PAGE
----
This article relies largely or entirely on a single source. (March 2019)
The Porsche 910 or Carrera 10 was a race car from Porsche, based on the Porsche 906. 29 were produced and were raced in 1966 and 1967. The factory name for the 910 was the 906/10. The 910 was considered the next sequence in the 906 line.
|Porsche 910 Carrera 10|
A Porsche 910 at the Barber Motorsports Park Legends of Motorsport historic racing event in 2010.
|Layout||Rear mid-engine, rear-wheel-drive layout|
The main difference to the original 906 is the use of 13 inch wheels and tyres as in Formula One (F1), plus a single central nut instead of the five nuts as in a road car. This made the car unsuitable for street use, but it saved time in pitstops. Overall, the 910 was lighter and shorter than the 906.
The Porsche 910 was entered in mid 1966, starting with the 1966 European Hill Climb Championship from Sierre to Crans-Montana in Switzerland. Engines used were 1991cc 6-cylinder (901/20, Weber 46IDA3C) with 200 hp (149 kW), 1991cc 6-cylinder (901/21, MFI Slide Throttle) with 220 hp (164 kW), 2195cc 6-cylinder (907, MFI) with 270 hp (201 kW), or the 1981cc 8-cylinder (771, MFI) with up to 275 hp (205 kW). The 8 cylinder version was referred to as 910/8. The Porsche 910 is 4113 mm long, 1680 mm wide and only 980 mm high.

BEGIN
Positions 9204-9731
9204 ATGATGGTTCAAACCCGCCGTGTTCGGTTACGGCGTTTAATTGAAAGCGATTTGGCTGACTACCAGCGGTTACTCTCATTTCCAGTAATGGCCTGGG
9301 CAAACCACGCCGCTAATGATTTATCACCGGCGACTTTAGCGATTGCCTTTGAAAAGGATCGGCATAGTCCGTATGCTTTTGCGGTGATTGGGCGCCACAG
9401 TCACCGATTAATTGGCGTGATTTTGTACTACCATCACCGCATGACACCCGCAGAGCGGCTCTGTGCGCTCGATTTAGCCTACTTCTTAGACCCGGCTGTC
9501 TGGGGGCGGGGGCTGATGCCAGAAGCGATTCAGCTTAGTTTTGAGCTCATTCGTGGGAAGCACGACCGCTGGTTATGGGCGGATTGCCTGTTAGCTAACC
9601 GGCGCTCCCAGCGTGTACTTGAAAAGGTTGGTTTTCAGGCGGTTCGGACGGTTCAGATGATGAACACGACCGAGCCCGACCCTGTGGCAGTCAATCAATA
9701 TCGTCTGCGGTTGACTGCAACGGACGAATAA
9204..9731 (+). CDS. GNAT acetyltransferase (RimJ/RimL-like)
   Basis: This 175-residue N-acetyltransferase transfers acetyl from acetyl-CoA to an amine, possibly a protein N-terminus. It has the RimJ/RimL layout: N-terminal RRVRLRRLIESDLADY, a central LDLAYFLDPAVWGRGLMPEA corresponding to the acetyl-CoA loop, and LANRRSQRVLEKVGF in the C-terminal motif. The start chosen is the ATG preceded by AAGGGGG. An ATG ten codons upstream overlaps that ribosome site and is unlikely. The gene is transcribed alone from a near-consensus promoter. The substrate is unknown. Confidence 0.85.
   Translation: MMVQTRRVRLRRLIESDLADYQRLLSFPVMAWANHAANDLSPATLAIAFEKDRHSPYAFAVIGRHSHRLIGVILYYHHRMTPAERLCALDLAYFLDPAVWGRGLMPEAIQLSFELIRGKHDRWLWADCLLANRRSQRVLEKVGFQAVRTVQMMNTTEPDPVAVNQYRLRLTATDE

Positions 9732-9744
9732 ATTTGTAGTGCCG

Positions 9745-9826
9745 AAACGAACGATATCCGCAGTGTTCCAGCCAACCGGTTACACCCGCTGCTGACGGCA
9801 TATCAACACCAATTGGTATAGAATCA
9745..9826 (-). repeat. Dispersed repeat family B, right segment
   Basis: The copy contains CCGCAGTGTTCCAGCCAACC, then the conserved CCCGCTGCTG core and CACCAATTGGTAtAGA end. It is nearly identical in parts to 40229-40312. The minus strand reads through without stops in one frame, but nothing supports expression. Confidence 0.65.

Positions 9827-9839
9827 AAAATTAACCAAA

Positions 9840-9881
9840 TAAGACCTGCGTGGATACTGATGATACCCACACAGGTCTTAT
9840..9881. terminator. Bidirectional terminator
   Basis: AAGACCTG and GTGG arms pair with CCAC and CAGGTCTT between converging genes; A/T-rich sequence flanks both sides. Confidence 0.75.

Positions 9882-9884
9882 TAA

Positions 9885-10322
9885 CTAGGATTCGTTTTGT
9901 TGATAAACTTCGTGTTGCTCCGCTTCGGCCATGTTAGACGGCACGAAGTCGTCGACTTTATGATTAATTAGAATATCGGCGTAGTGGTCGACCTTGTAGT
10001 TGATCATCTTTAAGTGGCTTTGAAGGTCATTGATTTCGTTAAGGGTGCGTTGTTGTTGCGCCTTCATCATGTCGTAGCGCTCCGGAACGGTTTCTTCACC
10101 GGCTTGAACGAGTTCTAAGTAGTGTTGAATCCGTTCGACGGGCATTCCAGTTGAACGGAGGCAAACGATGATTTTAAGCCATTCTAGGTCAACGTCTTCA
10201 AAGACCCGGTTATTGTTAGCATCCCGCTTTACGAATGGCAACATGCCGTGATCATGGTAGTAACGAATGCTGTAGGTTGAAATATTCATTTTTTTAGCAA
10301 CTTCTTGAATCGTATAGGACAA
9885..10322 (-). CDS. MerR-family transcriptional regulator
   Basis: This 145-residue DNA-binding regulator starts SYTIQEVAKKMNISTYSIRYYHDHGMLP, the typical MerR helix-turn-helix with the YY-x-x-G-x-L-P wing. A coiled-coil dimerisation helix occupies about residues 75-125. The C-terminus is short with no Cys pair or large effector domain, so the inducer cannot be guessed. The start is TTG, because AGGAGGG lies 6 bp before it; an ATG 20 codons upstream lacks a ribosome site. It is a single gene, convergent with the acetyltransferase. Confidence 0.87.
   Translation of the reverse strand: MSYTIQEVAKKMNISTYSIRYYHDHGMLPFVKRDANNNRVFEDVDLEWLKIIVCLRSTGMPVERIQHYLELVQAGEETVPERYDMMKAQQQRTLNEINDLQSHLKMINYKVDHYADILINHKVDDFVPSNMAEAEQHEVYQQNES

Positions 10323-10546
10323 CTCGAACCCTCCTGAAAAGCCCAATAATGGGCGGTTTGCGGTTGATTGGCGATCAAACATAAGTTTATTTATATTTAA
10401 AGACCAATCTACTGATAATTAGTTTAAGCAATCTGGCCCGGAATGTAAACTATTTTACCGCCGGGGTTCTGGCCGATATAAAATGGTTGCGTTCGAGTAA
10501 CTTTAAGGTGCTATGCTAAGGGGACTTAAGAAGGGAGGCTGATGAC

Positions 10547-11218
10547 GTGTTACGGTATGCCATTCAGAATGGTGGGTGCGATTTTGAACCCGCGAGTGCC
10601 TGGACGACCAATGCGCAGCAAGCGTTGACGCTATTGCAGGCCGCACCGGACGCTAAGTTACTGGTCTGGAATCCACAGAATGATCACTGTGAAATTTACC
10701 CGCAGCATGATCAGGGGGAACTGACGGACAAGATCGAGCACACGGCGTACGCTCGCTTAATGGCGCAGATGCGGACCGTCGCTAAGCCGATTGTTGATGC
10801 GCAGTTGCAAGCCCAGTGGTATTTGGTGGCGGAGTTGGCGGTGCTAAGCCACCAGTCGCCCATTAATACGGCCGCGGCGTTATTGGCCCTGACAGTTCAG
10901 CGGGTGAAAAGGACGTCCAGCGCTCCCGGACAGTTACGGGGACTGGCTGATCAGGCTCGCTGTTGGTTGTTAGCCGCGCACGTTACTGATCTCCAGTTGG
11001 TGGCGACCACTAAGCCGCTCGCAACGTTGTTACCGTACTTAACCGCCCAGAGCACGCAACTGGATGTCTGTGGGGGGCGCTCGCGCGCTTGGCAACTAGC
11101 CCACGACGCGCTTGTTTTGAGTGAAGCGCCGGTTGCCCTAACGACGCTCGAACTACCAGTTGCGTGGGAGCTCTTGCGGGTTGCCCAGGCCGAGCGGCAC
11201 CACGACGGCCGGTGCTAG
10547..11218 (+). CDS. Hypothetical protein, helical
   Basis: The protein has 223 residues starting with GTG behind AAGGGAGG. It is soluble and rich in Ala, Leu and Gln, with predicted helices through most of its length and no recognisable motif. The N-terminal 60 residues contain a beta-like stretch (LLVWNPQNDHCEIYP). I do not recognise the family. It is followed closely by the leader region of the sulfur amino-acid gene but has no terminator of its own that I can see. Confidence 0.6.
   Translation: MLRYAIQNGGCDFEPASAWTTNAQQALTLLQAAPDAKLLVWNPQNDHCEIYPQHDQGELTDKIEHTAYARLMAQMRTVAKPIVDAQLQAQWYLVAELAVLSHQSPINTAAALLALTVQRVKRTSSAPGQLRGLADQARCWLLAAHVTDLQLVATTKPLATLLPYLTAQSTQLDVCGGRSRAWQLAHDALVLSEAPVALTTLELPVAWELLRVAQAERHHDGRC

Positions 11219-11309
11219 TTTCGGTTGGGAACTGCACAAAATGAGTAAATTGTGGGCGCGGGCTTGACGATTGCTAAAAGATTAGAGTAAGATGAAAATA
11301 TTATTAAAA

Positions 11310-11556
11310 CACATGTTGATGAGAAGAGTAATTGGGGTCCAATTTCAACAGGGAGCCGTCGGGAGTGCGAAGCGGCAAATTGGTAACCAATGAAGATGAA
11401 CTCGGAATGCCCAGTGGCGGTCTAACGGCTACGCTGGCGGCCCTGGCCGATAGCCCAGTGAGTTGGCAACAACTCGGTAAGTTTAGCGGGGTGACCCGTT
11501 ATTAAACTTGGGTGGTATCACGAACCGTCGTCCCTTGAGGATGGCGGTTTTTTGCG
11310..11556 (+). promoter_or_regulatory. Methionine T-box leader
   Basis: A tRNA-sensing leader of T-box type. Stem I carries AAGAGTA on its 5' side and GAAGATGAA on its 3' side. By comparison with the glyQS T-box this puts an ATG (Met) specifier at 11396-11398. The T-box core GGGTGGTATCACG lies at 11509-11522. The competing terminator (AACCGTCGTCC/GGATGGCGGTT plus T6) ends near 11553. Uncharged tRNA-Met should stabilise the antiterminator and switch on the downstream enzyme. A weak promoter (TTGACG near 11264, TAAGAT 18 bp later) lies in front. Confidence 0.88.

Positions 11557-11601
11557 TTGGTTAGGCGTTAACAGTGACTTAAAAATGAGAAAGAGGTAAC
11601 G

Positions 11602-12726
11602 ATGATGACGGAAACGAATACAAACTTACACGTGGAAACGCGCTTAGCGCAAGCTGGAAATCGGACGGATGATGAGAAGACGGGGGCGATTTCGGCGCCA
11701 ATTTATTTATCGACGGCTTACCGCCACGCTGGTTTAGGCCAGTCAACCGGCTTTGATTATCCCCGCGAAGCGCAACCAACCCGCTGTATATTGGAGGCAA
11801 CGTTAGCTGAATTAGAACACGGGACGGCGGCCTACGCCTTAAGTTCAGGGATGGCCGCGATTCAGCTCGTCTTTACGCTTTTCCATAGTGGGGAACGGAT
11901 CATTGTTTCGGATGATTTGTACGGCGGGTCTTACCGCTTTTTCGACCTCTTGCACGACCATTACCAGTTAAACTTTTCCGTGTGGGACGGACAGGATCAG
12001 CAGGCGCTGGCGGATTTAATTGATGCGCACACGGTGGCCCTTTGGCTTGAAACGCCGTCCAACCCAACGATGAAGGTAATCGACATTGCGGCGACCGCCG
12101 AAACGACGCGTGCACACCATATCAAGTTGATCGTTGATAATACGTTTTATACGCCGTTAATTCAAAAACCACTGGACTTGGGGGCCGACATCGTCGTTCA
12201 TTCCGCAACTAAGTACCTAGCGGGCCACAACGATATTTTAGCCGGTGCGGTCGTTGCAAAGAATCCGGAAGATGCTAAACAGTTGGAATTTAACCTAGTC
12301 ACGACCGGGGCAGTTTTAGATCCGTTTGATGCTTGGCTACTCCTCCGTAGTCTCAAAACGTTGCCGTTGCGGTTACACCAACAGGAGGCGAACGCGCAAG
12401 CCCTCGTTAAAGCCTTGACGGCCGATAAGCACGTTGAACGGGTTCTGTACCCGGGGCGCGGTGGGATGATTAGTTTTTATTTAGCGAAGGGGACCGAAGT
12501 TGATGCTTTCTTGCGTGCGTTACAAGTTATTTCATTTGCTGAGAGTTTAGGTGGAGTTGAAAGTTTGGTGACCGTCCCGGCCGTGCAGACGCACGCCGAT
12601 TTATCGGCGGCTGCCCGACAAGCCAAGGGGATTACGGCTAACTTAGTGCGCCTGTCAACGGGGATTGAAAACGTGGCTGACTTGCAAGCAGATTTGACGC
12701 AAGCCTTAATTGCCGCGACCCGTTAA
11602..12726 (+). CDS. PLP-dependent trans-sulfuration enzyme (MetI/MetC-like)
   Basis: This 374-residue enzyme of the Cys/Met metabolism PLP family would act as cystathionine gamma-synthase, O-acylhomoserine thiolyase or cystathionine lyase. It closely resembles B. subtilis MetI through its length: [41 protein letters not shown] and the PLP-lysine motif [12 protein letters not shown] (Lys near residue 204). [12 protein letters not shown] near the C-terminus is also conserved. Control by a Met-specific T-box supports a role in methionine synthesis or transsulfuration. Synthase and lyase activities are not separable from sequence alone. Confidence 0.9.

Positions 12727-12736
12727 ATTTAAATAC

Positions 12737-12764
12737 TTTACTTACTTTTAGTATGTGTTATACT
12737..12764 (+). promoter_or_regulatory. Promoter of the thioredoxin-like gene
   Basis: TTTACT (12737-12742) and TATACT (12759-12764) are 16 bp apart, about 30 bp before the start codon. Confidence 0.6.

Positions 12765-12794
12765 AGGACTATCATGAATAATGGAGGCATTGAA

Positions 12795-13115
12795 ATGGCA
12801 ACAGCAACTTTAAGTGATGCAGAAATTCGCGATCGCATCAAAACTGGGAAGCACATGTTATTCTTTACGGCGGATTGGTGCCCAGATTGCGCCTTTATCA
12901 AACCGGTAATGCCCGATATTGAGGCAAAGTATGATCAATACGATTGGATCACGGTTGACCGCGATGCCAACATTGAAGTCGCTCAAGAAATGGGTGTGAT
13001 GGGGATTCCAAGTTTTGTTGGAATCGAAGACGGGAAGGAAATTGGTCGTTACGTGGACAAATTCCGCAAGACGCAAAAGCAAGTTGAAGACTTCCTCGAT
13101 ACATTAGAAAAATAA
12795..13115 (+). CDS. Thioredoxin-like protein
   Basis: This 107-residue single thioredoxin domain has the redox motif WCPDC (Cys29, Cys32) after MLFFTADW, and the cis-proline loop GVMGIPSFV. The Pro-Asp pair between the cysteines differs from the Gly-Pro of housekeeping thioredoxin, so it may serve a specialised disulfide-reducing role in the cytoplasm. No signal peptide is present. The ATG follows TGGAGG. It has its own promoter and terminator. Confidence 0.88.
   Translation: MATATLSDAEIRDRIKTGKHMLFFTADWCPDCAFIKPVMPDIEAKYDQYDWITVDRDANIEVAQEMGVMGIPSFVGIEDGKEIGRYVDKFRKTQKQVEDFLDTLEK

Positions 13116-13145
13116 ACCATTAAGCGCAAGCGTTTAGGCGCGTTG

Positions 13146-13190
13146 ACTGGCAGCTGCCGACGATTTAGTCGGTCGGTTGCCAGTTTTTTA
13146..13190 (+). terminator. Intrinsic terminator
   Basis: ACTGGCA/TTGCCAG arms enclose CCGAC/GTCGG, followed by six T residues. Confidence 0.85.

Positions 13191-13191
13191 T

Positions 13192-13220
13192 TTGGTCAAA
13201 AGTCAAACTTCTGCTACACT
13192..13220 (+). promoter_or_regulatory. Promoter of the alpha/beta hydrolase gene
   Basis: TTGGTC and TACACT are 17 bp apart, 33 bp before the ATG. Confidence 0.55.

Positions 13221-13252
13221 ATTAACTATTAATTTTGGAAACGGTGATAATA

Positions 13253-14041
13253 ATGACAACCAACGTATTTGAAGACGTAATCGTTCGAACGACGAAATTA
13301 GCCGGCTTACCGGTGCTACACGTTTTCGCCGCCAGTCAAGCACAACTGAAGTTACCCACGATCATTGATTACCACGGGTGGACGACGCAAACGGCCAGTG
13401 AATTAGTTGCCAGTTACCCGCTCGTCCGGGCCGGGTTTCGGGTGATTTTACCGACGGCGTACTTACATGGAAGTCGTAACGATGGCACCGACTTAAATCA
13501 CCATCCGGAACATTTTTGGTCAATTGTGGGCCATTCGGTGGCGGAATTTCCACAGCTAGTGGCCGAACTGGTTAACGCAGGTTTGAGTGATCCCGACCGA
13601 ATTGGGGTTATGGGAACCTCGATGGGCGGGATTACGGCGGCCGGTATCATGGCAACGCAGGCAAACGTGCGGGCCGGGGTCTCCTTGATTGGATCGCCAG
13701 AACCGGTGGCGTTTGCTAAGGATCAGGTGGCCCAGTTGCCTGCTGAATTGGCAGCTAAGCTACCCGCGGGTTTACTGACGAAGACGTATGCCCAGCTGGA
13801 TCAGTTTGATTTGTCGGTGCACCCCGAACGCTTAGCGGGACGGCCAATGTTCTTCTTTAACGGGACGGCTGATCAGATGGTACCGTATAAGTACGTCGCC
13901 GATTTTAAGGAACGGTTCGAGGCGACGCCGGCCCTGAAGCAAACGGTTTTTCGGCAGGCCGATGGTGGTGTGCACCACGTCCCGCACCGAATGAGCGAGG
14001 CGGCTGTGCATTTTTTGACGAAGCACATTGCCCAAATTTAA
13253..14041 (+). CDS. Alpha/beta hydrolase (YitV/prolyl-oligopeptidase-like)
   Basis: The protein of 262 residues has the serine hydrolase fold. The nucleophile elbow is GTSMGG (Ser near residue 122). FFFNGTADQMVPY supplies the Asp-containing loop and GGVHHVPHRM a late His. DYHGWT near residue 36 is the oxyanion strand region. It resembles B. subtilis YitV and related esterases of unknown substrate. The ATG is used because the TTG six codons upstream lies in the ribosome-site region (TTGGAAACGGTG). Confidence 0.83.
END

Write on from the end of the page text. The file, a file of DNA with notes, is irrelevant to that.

The 910 was only raced for about one year by the factory. The main class rivals were the Ferrari Dino 206P, overall victories on fast tracks against the much more powerful and faster Ford GT40 for example, or another class competitor Ferrari Prototypes proved unrealistic.
At the 1000 km Nürburgring in 1967, a fleet of six factory cars were entered in an attempt to score the first overall win in Porsche's home event. Two of the three 8-cyl broke, and the remaining one finished fourth. The three 6-cyl won 1-2-3, though, giving Porsche its first outright win in a third major event of the World Sportscar Championship for Porsche, after the 1956 Targa Florio and the 12 Hours of Sebring in 1960.
In hillclimbing, the career of the short and light open-top 910/8 "Bergspyder" version with its 8-cylinder continued, winning the 1967 and 1968 European championships. At the hillclimb of Ollon-Villars, which counted towards the World Sportscar Championship in 1967, the 910 even scored a 1-2, with Gerhard Mitter and Rolf Stommelen beating Herbert Müller and his big V12-Ferrari P.
|Wikimedia Commons has media related to Porsche 910.|
- "Porsche 910 technical specifications". Retrieved 2012-01-20.